Single-molecule magnetism in lanthanide organometallics

Lead Research Organisation: University of Manchester
Department Name: Chemistry


Molecules that have a magnetic memory are called single-molecule magnets (SMMs). In terms of their size and composition, SMMs have dimensions of a few nanometres and they consist of one or more metal atoms bonded to a group of non-metal atoms called a ligand. The interactions between neighbouring molecules are very weak, meaning that the magnetic properties of an SMM genuinely arise from within individual molecules.

In stark contrast to SMMs, traditional 'bar' magnets used in everyday appliances are purely inorganic materials such as metal oxides or simply magnetic elements. A particularly important example of their application is in computer hard disk drives. In terms of their size and composition, rather than consisting of molecules traditional magnets feature much larger magnetic domains.

Because one of the main differences between SMMs and traditional magnets relates to size, it is possible that SMMs represent the ultimate size limit for magnetic information storage. The properties of SMMs may one day allow them to be developed for use in quantum computers. A problem with SMMs is, however, that their magnetic memories function at temperatures of about -250oC, which can only be reached by cooling with liquid helium and is therefore impractical. Furthermore, the mechanisms by which SMMs relax their magnetization (i.e. the magnetic information is lost or 'wiped') are not clear, but it is likely that gaining an understanding of these processes will lead to enhanced performance at higher temperatures.

We propose a new family of SMMs based on the lanthanide elements (Ln-SMMs). The lanthanides offer considerable potential for developing SMMs because these elements have particularly appealing magnetic properties. Ultimately, our Ln-SMMs will have magnetic memory effects observable above -196oC, which will be a major advance because this temperature can be reached by cooling with liquid nitrogen, a cryogen that is much cheaper than liquid helium, and easier to use.

We will achieve our aims by using a molecular design tool available to us as synthetic chemists: we can make significant changes to the ways in which our ligands interact with our choice of lanthanide. This is important because the non-metal atoms used to interact with the lanthanides, and the symmetry with which the ligands are arranged around the lanthanides, allow us to influence the magnetism.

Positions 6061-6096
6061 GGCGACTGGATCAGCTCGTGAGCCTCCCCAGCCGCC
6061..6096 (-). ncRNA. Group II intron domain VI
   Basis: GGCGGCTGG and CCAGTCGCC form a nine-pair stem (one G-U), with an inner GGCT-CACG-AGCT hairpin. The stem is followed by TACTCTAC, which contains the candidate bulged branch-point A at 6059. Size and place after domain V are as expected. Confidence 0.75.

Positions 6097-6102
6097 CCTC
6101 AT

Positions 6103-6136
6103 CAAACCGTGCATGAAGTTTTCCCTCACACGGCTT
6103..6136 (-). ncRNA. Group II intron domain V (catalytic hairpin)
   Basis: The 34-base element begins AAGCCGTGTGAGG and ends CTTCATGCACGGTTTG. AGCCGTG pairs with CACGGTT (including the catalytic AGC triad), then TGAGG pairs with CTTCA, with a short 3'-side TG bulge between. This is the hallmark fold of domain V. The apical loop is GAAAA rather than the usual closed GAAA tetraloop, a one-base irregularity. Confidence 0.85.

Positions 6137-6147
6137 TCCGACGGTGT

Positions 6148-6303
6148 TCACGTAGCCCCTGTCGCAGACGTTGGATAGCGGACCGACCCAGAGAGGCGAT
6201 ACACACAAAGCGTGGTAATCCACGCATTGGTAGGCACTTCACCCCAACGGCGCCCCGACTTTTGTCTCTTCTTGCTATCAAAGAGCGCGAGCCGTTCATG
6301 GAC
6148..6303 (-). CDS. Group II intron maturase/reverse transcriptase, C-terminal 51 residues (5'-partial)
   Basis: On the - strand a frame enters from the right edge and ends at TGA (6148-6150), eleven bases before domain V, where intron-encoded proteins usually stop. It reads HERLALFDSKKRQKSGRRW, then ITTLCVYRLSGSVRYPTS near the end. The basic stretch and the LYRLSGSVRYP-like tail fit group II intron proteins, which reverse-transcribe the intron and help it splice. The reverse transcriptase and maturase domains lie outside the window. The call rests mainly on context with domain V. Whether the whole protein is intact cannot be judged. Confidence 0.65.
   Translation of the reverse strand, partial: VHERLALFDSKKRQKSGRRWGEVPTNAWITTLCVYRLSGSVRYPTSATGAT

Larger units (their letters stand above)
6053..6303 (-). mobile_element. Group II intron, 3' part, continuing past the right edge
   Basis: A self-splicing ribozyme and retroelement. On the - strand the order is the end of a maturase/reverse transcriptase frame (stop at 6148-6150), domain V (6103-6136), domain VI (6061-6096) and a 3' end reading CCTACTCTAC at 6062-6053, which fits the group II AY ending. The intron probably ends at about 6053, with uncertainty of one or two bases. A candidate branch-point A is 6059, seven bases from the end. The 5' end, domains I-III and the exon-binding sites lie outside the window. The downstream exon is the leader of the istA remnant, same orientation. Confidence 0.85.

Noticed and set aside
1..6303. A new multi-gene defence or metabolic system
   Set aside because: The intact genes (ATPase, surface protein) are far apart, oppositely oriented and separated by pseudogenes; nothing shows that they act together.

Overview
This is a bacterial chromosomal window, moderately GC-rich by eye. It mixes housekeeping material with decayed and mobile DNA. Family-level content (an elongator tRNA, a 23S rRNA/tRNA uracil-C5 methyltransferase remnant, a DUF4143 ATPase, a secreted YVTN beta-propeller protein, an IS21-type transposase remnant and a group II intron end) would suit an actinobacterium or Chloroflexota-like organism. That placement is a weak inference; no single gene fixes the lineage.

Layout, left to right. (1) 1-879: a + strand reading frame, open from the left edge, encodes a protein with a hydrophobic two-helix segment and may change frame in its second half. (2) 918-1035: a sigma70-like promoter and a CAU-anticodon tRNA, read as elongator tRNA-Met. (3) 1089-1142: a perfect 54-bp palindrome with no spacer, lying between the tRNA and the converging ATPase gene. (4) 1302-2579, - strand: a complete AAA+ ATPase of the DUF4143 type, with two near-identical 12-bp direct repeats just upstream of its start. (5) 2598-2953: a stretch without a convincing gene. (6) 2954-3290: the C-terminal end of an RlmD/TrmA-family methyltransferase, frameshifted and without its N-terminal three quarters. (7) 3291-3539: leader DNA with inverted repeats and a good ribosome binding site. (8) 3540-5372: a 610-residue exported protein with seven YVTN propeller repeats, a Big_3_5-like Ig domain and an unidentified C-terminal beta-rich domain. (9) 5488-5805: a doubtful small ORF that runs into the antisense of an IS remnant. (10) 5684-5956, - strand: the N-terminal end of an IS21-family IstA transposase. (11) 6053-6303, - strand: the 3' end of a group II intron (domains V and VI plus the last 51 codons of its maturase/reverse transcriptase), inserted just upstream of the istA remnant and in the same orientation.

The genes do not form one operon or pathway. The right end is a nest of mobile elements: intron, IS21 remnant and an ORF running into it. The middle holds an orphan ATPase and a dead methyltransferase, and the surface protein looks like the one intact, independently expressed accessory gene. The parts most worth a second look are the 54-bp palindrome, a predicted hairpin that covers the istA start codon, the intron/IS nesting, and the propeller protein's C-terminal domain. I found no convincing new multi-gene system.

A unique aspect of our approach to the design of Ln-SMMs is that our synthetic method gives access to an extremely broad range of chemical environments. Existing, conventional Ln-SMMs are almost entirely limited to ligands in which oxygen or nitrogen interacts with the lanthanide, however we can influence the magnetism using carbon, oxygen, sulphur, selenium, tellurium, nitrogen, phosphorus, arsenic, antimony or the halogens.

By understanding the ways in which the different chemical environments influence the molecular magnetism we will be able to identify the optimum conditions for producing Ln-SMMs that function at unprecedentedly high temperatures.

Planned Impact

Modern global society cannot function without the ability to create, analyse, store and retrieve large amounts of electronic data. There is a pressing need to develop technology that can process ever-larger amounts of data at faster speeds, and to find new ways of storing that data in more effective, miniaturized ways. Modern computer hard-disk drives use long-range magnetic ordering in bulk materials to carry out their read-write function. The unique magnetic properties of certain lanthanides are used widely in this technology, for example the neodymium-iron-boride magnets and the samarium-cobalt magnets.

Single-molecule magnets (SMMs) are individual molecules with a magnetic memory. The difference between bulk magnets and SMMs is most obviously manifested in their size: bulk magnets consist of particles with dimensions of a few micrometres, whereas SMMs have dimensions on the nanometre scale, and hence as magnetic objects they are more than a thousand times smaller. In contrast to bulk magnets, whose magnetic memories originate from long-range ordering across particles, the magnetic memory in SMMs originates entirely from within individual molecules.